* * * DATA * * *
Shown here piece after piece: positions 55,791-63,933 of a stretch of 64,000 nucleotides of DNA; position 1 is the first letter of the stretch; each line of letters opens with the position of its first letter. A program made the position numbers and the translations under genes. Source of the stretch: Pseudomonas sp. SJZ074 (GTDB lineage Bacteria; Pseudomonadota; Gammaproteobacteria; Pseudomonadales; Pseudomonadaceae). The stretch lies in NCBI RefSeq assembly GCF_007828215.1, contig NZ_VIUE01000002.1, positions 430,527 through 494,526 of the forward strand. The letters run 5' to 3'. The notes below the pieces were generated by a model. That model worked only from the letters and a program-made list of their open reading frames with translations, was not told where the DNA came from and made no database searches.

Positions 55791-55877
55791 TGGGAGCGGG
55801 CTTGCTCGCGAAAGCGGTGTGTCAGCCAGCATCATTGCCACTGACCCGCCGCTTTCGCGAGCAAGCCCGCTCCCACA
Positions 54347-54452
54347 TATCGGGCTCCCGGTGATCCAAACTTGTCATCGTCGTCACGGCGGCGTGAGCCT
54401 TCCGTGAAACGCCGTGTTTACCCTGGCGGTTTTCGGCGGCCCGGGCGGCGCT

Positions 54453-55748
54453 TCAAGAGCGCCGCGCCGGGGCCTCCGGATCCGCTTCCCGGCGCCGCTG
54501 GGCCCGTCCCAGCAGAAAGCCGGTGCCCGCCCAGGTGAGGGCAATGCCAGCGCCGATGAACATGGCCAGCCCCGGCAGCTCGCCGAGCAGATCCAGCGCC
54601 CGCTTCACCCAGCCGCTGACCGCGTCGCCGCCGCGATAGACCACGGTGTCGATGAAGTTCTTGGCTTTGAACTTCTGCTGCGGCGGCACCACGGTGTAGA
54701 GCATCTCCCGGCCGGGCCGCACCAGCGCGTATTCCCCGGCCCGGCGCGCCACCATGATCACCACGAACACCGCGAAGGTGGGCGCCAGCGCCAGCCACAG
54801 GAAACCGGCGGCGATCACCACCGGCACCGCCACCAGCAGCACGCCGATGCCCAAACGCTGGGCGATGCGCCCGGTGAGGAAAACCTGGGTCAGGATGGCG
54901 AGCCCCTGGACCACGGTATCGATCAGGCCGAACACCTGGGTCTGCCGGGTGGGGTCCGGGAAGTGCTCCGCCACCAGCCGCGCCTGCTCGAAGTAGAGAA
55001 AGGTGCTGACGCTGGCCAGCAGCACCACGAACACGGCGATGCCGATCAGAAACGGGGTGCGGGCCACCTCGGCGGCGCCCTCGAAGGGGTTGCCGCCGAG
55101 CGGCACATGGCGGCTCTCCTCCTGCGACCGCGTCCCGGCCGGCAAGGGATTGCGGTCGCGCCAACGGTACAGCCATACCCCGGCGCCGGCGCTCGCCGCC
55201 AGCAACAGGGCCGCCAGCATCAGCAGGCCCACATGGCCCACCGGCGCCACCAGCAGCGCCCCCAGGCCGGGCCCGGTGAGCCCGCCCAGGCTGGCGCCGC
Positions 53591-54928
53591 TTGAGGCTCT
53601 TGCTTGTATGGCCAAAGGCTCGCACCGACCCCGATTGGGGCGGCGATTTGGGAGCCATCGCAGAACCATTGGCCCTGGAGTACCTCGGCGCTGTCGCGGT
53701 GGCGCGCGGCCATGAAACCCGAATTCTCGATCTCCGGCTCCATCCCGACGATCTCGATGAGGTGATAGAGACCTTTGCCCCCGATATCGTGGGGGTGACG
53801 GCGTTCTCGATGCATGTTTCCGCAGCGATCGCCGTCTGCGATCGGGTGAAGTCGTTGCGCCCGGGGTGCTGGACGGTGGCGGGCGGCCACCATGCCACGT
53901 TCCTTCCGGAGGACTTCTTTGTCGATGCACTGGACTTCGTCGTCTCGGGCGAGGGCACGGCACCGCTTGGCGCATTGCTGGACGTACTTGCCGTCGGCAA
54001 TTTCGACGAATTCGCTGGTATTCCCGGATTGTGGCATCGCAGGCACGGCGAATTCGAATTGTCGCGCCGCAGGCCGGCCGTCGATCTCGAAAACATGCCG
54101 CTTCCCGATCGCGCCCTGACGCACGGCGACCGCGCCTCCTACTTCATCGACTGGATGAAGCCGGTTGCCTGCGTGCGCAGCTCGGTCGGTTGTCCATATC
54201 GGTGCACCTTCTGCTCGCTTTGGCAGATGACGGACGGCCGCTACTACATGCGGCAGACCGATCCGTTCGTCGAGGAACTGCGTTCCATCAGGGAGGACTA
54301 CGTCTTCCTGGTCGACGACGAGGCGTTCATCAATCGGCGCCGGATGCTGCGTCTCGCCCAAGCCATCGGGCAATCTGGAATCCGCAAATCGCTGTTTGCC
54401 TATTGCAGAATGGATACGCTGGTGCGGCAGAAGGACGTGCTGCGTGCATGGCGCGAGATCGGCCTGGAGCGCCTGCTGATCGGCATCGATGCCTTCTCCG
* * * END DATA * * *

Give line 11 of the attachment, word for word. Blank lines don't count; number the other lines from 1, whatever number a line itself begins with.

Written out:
54601 CGCTTCACCCAGCCGCTGACCGCGTCGCCGCCGCGATAGACCACGGTGTCGATGAAGTTCTTGGCTTTGAACTTCTGCTGCGGCGGCACCACGGTGTAGA